The responsibility is to boost DC-DC (10 - 10.4V) to 14V, and the principle is to boost 10V to 14V through U111 RT8537 switching power supply, the switching signal produced by U111 stores energy via L1 inductance, and then D100 boosted rectifying diode charges and discharges for C1072, and thereby get the 14V of C1072 positive electrode. See Fig 11 and Fig 12:
Fig 11. 14V Boost Schematic Diagram
Fig 12. 14V Boost PCB Diagram
Note: the voltage anomaly of boosted circuit often causes the LDO damage of the last 4 voltage domains of Hashboard, and also causes chip damage easily. And the anomaly of boost voltage is often caused by the oxidation of U111, R996 and R997.
5. DC-PIC: Composed of PIC16(L)F1704. See Fig 13 and Fig 14, the device stores chip frequency information and voltage value of Hashboard, through which we can control the DC-DC output voltage ofHashboard.
Fig 13. PIC Schematic
Fig 14. PIC Circuit
When PIC works, it needs to control and send a heartbeat signal every minute. Without heartbeat information, PIC will be closed after one minute. PIC pin 1 is VDD 3.3V, pin 14 is GND, pin 9 and 10 are I2C bus wire that connects IO mouth to control panel, pin 5, 6 and 7 are PIC addresses; pin 4 is PIC 3.3V; pin 8 is the FB output of PIC, and controls DC-DC voltage; pin 11 is EN signal that PIC outputs, and controls DC-DC operational status.
6. DC-DC Circuit: Composed of LM27402SQ and CMOS tube TPHR9003NL. See below Fig 15 and Fig 16:
Fig 15. DC-DC Schematic Diagram
Fig 16. DC-DC Circuit
DC-DC output voltage testing points are the two ends of capacitance C948
When the voltage of DC-DC is abnormal, firstly check the consistency of voltage value of PIC and DC-DC output voltage through tool print information; if they are inconsistent, replace the low capacitance around LM27402SQ;
If DC-DC has no output, check whether the EN voltage of R13 and R14 is 1V or so, the voltage of R11 is 12V, PIC is in normal operation, or PIC can receive 12C signal of control panel normally.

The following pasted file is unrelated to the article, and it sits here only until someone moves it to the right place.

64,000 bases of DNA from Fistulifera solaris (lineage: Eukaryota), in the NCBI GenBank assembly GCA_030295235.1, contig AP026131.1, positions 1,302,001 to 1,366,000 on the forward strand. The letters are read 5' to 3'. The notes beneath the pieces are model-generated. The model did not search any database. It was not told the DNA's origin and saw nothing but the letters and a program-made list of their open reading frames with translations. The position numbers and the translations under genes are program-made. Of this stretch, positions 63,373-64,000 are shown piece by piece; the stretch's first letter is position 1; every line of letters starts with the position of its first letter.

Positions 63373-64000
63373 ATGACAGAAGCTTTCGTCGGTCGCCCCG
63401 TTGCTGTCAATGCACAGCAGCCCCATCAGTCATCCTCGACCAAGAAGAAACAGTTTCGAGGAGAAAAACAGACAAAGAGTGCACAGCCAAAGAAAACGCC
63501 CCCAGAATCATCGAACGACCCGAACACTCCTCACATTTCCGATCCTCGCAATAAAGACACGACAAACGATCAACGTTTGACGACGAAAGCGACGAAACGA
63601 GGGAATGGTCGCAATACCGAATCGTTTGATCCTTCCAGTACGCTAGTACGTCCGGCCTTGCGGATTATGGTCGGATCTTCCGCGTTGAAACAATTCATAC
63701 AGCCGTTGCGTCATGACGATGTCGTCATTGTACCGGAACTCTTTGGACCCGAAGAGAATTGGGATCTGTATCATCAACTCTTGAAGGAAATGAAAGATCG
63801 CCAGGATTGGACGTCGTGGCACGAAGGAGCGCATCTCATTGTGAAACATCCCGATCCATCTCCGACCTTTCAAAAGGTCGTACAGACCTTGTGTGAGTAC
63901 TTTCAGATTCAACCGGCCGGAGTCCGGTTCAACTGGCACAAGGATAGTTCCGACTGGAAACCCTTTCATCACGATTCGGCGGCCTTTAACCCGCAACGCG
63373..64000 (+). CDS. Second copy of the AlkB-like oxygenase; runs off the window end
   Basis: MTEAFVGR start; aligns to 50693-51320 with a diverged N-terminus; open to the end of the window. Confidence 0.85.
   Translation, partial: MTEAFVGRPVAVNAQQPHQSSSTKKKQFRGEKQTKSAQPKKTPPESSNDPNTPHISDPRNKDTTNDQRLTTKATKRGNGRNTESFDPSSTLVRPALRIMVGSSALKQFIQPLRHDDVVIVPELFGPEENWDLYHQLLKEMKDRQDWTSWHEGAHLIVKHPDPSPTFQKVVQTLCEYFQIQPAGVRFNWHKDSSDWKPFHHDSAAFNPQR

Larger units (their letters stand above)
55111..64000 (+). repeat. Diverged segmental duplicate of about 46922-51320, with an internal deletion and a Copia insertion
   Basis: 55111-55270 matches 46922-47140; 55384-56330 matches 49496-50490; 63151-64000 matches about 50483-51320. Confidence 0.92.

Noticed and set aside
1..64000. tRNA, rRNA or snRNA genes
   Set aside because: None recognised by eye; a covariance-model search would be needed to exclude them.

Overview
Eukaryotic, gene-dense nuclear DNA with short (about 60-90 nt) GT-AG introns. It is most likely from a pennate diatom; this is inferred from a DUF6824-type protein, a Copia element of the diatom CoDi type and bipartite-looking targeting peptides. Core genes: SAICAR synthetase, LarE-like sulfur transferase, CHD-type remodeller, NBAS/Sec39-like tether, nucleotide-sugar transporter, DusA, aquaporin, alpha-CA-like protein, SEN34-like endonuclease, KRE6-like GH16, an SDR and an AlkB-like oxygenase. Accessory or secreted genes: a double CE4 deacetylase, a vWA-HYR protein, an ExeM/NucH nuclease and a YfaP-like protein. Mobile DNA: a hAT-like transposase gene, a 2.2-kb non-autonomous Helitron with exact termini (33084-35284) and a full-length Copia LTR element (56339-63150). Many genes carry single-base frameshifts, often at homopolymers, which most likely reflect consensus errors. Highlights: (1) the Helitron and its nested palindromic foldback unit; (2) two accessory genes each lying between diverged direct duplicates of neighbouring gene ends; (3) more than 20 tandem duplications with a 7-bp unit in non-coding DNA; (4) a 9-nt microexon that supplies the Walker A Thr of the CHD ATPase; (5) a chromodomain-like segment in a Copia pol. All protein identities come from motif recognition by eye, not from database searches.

7. 1.8V-LDO: Composed of 1.8VLDO SPX5205M5_L_1_8.
See below Fig:
SPX5205M5, Pin 1 and 3 in, Pin 5 1.8V out
PLL-0.9V voltage is from LOD-1.8 via voltage division of two resistances.
8. Temperature sensor circuit:
Composed of sensor IC, temperature sensor chip passes the Pin 6, 7 of BM1485, collects BM1485 built-in temperature sensor, and finally passes the Pin 15, 16 of BM1485, and returns to the FPGA of control panel via RI. The principle is as Fig 21:
Fig 21. The Schematic Diagram of Temperature Sensor
IV. Maintenance Process:
1. Regular Check: observe the target board to find cooling fin displacement, deformation or burn? Such issues take priority, displacement can be solved by taking it off, wash off the glue and re-glue it after the maintenance.
If there is no problem, then check impedance of each and every voltage domain to see if there is short/open circuit, which then takes priority.
Check if every domain reaches 0.8V and voltage different no greater than 0.05V. Voltage too high or too low suggests anomalies in the neighboring domains.
2. After Regular Check ( in which short circuit check is a must, in case of burning chips or other fittings when power is on), check the chip with test boxes, judge and pinpoint based on such result.
3. Based on the test box results, check test point from the malfunctioning chip, (CLK IN OUT/TX IN OUT/RX IN OUT/B IN OUT/RST IN OUT), and VDD, VDD0V8, VDD1V8, etc.
4. Then based on that the signal flows, apart from RX, transmit reversely (No.72 to No.1), and that of signals CLK, C0, B0, RST transmit forwardly (No.1 to No.72.), so the anomaly can be identified with power sequence.